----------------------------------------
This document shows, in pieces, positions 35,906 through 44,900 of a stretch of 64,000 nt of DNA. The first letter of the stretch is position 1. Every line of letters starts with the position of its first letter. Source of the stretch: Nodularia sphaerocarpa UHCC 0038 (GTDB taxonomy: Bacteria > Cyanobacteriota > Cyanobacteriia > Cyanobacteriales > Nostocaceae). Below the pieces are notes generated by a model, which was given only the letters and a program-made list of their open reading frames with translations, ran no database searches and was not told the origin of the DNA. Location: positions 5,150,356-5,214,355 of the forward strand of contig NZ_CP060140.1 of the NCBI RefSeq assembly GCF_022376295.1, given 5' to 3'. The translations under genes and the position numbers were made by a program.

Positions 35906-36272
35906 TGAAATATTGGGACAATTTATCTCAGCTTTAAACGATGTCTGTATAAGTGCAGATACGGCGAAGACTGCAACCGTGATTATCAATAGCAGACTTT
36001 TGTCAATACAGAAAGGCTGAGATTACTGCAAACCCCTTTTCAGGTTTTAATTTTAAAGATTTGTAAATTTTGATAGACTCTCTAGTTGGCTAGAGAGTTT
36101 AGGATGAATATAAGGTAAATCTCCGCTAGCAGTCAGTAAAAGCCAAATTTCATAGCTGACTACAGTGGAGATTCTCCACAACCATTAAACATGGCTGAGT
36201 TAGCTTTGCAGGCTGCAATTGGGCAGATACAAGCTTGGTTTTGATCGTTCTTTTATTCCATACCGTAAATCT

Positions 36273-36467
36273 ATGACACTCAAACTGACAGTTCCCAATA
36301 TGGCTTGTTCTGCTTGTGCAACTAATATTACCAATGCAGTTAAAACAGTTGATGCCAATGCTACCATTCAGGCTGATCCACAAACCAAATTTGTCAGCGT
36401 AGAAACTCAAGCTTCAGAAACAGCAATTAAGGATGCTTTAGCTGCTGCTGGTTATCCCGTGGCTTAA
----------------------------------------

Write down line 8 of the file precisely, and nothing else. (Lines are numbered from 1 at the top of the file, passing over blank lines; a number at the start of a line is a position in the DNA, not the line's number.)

36273 ATGACACTCAAACTGACAGTTCCCAATA